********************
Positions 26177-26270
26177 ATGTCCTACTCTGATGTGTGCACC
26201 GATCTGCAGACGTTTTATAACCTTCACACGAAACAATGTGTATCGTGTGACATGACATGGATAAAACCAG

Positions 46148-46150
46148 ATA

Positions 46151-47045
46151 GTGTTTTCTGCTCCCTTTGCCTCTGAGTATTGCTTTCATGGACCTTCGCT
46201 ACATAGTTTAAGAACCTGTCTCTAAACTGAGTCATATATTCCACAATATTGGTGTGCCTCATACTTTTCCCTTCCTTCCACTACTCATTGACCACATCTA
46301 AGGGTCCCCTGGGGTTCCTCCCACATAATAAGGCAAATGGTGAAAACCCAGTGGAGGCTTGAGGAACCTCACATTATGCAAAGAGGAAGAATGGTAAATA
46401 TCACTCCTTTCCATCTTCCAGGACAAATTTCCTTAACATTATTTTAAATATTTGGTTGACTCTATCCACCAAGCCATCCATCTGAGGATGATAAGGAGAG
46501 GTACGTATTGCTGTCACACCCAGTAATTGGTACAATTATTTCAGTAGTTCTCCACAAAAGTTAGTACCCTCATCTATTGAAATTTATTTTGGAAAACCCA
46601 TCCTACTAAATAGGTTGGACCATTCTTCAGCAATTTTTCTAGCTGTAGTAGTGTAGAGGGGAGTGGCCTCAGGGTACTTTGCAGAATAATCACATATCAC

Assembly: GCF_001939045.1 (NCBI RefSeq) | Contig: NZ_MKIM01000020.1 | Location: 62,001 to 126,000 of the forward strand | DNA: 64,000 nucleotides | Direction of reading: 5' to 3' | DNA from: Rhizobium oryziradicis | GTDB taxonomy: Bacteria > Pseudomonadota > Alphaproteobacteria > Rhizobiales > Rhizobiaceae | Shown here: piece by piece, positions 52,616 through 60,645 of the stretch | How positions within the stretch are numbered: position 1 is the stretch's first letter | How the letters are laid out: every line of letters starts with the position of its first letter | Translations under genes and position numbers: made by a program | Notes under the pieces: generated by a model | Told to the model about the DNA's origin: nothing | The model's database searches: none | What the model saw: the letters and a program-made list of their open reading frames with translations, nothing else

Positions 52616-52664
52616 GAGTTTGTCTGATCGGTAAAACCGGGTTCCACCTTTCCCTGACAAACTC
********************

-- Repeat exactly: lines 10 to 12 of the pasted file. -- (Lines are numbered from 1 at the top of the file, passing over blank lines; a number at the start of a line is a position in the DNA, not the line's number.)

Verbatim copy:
46401 TCACTCCTTTCCATCTTCCAGGACAAATTTCCTTAACATTATTTTAAATATTTGGTTGACTCTATCCACCAAGCCATCCATCTGAGGATGATAAGGAGAG
46501 GTACGTATTGCTGTCACACCCAGTAATTGGTACAATTATTTCAGTAGTTCTCCACAAAAGTTAGTACCCTCATCTATTGAAATTTATTTTGGAAAACCCA
46601 TCCTACTAAATAGGTTGGACCATTCTTCAGCAATTTTTCTAGCTGTAGTAGTGTAGAGGGGAGTGGCCTCAGGGTACTTTGCAGAATAATCACATATCAC